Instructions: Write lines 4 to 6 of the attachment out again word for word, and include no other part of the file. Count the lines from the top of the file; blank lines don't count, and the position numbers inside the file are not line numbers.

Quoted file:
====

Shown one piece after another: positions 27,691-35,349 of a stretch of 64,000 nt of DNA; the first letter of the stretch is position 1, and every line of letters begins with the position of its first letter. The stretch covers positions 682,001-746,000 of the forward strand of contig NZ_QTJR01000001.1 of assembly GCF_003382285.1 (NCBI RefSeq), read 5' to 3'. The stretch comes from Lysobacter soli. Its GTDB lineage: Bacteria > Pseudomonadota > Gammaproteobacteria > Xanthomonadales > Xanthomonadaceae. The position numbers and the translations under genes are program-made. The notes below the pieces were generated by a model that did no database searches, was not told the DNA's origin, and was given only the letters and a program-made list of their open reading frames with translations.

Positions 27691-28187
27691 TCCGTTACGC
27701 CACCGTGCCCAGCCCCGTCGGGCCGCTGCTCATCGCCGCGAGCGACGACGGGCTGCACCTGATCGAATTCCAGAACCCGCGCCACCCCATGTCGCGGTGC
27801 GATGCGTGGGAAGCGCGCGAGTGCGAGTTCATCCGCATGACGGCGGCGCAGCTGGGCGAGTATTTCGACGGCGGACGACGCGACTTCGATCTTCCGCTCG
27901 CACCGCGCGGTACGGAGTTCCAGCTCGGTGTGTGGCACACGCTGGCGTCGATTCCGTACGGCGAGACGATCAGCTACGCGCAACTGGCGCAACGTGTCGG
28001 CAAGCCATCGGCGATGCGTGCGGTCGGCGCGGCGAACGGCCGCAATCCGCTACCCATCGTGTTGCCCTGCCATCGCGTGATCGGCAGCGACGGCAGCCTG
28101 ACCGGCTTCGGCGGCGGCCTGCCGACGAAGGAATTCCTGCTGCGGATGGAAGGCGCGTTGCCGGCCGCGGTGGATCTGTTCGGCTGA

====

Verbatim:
27701 CACCGTGCCCAGCCCCGTCGGGCCGCTGCTCATCGCCGCGAGCGACGACGGGCTGCACCTGATCGAATTCCAGAACCCGCGCCACCCCATGTCGCGGTGC
27801 GATGCGTGGGAAGCGCGCGAGTGCGAGTTCATCCGCATGACGGCGGCGCAGCTGGGCGAGTATTTCGACGGCGGACGACGCGACTTCGATCTTCCGCTCG
27901 CACCGCGCGGTACGGAGTTCCAGCTCGGTGTGTGGCACACGCTGGCGTCGATTCCGTACGGCGAGACGATCAGCTACGCGCAACTGGCGCAACGTGTCGG